The silence of non-Kashmiris and constitutional institutions then, may be proving costly now.
When Kashmiris argued for preserving the sanctity of constitutional provisions they were owning up both to the Indian Constitution and Indian citizenship. Today the rest of India has launched protest movements to save the Constitution and efforts to change the definition of citizenship. Ironically, the same political parties who had not objected to the Kashmir decisions but only to the “process of decision-making”, today want people to gather around their banner to “Save the Constitution”!
A jailed Kashmiri leader who had come to Delhi for medical treatment, had predicted at the time to this writer, “Today the State repression is directed against us and the ordinary citizens of India are happily supporting it. But mark my words, if what the Modi government is doing succeeds in Kashmir, it could do the same thing to you tomorrow.”
Protestors take part in a demonstration against the Citizenship Amendment Act (CAA) at Delhi Gate in New Delhi, Friday, Dec. 20, 2019 | Photo: PTI
Four months down the line, the same script is playing out across cities and towns of rest of India as citizens protest against the ruling party using its brute parliamentary majority once again to push through the CAA “constitutionally”. The imposition of “smart gags” against the anti-CAA/NRC
protests involving selective and targeted shutting down of the internet and mobile services was perfected in Kashmir. During the ongoing protests, the internet was shut down in 21 districts of Uttar Pradesh, parts of the national capital in Delhi, Bhopal in Madhya Pradesh, Dakshin Kannada in Karnataka and five districts of West Bengal, as well as Assam and Tripura. India finally got a taste of the medicine being administered to Kashmiris since August 5.
The arbitrary arrests of youngsters, including juveniles for participation in civil protest, and their detention irrespective of age, already infamous in Kashmir, and is now being applied outside it. It is routine in Kashmir for security personnel to enter the homes of residents and take 'revenge' on stone-throwers by wanton destruction of property. Houses where militants are found hiding are burnt down after the encounter as a matter of policy by the armed forces.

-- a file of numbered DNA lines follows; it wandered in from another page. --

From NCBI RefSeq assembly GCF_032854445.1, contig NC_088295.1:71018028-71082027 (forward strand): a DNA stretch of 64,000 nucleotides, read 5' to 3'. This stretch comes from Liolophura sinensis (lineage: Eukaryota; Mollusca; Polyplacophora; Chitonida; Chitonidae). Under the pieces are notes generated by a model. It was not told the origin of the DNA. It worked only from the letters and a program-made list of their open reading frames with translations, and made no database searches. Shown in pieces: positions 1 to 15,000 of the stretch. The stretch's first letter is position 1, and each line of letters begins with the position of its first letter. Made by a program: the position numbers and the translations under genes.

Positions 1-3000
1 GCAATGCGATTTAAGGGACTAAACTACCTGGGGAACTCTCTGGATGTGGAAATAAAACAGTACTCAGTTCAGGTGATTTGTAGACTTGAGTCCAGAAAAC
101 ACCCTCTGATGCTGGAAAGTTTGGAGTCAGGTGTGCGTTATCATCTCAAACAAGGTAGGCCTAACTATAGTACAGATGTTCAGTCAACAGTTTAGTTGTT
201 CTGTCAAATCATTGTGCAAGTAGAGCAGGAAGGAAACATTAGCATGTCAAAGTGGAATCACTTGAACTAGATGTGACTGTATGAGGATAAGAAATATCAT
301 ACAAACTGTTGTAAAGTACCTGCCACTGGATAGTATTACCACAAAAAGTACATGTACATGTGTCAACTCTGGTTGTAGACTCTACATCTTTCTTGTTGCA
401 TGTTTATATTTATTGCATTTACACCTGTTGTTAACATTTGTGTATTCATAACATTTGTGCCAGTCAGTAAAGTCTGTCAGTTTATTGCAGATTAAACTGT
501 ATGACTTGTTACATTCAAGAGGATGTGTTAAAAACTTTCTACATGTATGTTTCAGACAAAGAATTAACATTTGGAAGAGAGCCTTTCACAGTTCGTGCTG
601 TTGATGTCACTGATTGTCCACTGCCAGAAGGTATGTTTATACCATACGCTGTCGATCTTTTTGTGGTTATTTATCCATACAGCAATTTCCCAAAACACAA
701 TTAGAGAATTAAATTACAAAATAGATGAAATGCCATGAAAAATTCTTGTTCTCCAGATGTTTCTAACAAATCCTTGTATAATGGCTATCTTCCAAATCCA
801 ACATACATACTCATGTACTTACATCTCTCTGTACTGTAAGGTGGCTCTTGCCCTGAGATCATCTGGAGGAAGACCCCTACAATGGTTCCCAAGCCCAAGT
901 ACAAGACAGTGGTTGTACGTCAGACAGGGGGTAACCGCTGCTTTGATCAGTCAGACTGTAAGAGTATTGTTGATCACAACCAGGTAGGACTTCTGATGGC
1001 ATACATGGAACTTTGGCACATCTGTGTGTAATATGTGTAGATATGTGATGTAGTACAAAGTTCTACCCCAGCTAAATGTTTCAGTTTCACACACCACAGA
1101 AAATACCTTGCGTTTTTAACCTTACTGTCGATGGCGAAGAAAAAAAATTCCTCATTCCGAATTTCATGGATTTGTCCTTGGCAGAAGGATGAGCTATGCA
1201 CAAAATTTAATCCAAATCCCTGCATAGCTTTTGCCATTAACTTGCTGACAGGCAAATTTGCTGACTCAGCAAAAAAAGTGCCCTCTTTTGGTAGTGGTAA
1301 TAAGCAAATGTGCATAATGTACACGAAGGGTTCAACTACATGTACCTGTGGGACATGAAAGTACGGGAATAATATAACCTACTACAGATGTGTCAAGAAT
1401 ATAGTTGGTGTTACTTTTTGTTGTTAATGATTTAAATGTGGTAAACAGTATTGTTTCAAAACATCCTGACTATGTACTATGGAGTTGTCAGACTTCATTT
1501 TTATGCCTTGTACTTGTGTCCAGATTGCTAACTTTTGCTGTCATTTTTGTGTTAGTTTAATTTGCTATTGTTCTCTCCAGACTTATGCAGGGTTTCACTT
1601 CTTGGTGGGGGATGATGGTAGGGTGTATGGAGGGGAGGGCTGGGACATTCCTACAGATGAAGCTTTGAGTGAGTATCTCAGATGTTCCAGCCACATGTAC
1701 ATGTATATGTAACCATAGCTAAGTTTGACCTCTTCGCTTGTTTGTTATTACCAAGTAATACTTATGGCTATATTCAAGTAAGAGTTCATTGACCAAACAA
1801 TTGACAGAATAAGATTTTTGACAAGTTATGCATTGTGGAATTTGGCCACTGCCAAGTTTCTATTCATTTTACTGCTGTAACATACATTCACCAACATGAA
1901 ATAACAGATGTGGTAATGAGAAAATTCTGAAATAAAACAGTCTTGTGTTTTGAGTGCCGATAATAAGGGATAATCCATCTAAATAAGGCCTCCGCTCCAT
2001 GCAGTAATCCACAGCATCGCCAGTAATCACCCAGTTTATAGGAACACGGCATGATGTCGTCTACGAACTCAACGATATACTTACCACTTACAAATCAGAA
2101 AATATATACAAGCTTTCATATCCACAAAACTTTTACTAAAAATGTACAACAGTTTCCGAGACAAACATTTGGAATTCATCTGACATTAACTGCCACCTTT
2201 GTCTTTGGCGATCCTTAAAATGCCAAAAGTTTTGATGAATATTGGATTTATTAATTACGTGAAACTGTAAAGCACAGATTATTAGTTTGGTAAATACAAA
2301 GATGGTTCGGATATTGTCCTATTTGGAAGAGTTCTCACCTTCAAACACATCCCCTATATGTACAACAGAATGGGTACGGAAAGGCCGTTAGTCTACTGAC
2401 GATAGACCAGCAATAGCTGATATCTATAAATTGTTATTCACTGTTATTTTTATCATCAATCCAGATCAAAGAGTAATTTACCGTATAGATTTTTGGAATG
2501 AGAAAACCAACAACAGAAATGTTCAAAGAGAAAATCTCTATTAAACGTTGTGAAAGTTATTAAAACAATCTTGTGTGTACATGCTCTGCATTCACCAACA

Footwears of protestors demonstrating against the Citizenship Amendment Act (CAA) after Friday prayers in Gorakhpur, Friday, Dec. 20, 2019 | Photo: PTI
Today the nation witnesses the UP police forcibly entering the homes of citizens from the minority community and destroying household goods, private cars and two-wheelers.
Damages for property destroyed during the protests are being recovered by collective fines on entire neighbourhoods and communities while the police hooliganism goes scot-free. By December 27, a total of 28 people had died in the anti-government protests, some due to police firing. Of the dead, 19 were from UP alone where over 1100 protesters have been arrested and over 5,500 detained.
Kashmiris, who had opted to join secular India over Islamic Pakistan, have steadily been reduced to their Muslim identity and branded congenitally pro-Pakistan.
The state machinery is also trying to give a communal colur to the protests against the CAA, NRC
and NPR. A telling example is of a viral video showing a Superintendent of Police in Meerut jeering at protestors to go to Pakistan.
In Kashmir the generals of the Indian army had perfected the art of making political statements and timing military actions to suit the ruling party, especially on the eve of elections. The outgoing Army Chief’s politically coloured comments on youth-led agitations against the CAA has continued this trend showing how far intolerance of political dissent has spread within the state machinery.
Why does the Modi government think it can ride roughshod over all forms of popular political dissent in the name of the national good? How does it even define the national good?
Whether in revoking the special status of J&K, or modifying the Citizenship Act, the Modi regime claims to be working from a high moral position, such as unifying India or offering sanctuary to persecuted non-Muslim religious minorities from the neighbourhood. Such a moral position cannot see any political opposition as legitimate. No one can question these policies or point to the damage they can inflict on India’s constitutional democracy. The Modi regime does not care much for debate in Parliament in any case given its absolute majority. It also sees no reason to debate contentious constitutional issues with dissenting citizens.
To its authoritarian and undemocratic mind-set all opposition is, therefore, the result of conspiracies -- an imaginary 'Tukde-Tukde' gang which wants the dismemberment of India and “Urban Naxalites”, imaginary public enemies conjured up to disparage popular protests.
The spontaneous and widespread protests of students and ordinary citizens, admittedly include a large section of Muslims who feel threatened by the Modi government’s move. This allows the regime to invoke fears of radical or ‘anti-national’ Muslim conspiracies and crack down on them.
However, the voices of protesters and their actions demonstrate for the world to see that the homogenous Hindu majority in whose name the Modi government claims to speak is in fact diverse, plural and celebrates religious diversity.